Doubts Over Compulsory Insurance in El Salvador

The insurance industry has expressed concern about the new compulsory insurance for traffic accidents in the absence of information about the project.

Thursday, June 23, 2011

Raul Betancourt, director of the Salvadoran Association of Insurance Companies (ACES in Spanish), said that since they submitted a draft to the Deputy Minister of Transport (which defined coverage, scope, limitations and benefits), about six months ago, there has not been any further contact with the entity.

"What is currently regulated does not fulfill the requirements for the insurance scheme to function properly", said Betancourt to Elmundo.com.sv.



More on this topic

Mexico Demands Additional Insurance From Carriers

January 2013

Central American heavy load carries are opposing the payment of third party insurance demanded by Mexican authorities.

The $18 charge for compulsory insurance imposed by the Mexican government is concerning heavy load carriers in Central America who are threatening to set up a road block next Thursday for an indefinite period of time. This strike would be carried out one day before the measure is implemented.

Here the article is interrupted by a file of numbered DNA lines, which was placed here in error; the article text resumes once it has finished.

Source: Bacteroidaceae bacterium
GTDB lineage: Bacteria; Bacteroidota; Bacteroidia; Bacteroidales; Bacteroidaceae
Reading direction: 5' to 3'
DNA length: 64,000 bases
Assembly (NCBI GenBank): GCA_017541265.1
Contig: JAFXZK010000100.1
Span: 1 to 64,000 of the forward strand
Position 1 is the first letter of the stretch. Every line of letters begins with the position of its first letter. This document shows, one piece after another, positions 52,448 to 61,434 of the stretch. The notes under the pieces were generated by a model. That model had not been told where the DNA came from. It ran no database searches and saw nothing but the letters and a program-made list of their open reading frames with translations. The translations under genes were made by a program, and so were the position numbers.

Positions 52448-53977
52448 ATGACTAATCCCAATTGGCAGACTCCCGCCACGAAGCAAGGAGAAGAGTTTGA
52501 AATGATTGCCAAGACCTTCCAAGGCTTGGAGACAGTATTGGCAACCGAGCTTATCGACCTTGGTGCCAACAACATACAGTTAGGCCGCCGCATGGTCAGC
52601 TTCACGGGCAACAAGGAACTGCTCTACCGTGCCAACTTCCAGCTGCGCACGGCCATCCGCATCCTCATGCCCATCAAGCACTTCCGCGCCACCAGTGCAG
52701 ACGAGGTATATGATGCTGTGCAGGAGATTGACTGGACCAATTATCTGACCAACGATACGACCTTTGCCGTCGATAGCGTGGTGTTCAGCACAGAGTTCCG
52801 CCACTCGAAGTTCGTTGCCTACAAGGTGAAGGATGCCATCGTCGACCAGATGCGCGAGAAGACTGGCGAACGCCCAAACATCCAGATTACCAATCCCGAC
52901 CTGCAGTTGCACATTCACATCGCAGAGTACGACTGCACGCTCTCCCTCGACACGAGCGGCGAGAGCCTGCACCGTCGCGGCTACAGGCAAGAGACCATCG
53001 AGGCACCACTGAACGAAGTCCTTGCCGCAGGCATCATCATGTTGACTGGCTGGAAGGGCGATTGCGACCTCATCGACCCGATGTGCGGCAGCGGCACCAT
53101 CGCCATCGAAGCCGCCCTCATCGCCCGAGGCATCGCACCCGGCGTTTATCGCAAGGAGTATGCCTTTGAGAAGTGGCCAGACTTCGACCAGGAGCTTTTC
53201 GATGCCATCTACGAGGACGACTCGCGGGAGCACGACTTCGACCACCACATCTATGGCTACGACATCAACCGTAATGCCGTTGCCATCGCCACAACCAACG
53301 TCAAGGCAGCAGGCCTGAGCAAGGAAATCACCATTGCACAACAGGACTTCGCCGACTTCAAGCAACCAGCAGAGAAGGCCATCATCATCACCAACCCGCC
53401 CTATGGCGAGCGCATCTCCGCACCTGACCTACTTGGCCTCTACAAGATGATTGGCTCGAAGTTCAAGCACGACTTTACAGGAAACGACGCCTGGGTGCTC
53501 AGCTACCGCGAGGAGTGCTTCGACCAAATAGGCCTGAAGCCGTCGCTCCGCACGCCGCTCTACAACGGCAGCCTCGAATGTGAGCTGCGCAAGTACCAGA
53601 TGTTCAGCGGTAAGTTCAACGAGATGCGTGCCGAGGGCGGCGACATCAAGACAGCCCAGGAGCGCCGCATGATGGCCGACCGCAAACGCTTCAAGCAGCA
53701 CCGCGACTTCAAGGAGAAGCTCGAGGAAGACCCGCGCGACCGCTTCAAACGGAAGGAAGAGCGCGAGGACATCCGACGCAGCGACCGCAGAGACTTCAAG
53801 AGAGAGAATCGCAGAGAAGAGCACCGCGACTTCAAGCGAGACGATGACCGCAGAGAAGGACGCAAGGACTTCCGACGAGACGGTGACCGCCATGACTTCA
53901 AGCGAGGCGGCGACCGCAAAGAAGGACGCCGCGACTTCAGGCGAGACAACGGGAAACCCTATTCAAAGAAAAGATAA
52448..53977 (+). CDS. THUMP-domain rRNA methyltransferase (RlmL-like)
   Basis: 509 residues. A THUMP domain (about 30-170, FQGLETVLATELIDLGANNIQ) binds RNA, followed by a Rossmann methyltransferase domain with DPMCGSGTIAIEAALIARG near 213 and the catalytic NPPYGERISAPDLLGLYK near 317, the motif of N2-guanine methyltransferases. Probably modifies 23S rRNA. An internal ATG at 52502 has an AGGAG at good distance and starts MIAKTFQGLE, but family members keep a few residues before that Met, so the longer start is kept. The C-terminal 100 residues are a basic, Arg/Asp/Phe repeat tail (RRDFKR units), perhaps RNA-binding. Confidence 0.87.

Zero Competition for Mandatory Insurance in Costa Rica

July 2011

Although competition in compulsory insurance opened up to private operators in January, the market still has only one supplier, the state run INS.

According to the Law Regulating the Insurance Market and CAFTA, from January 2011 the market has been open to competition for compulsory car insurance and occupational risk policies.

Accident Insurance in El Salvador

May 2011

The rating agency Fitch Ratings highlighted the benefits and cautioned about the risks of introducing compulsory insurance for traffic accidents.

An insurance analyst from the rating agency Eduardo Recinos, argues that the new product range, which will be accessible on a massive scale, will impact positively on the growth of the sector.

El Salvador: Mandatory Insurance Law

January 2011

Under the new law, about 80% of vehicles will have to pay between $ 30 and $ 40 worth of insurance.

Raul Betancourt, executive director of the Salvadoran Association of Insurance Companies (ASES), said that according to preliminary analysis about 556 thousand vehicles would pay this premium.

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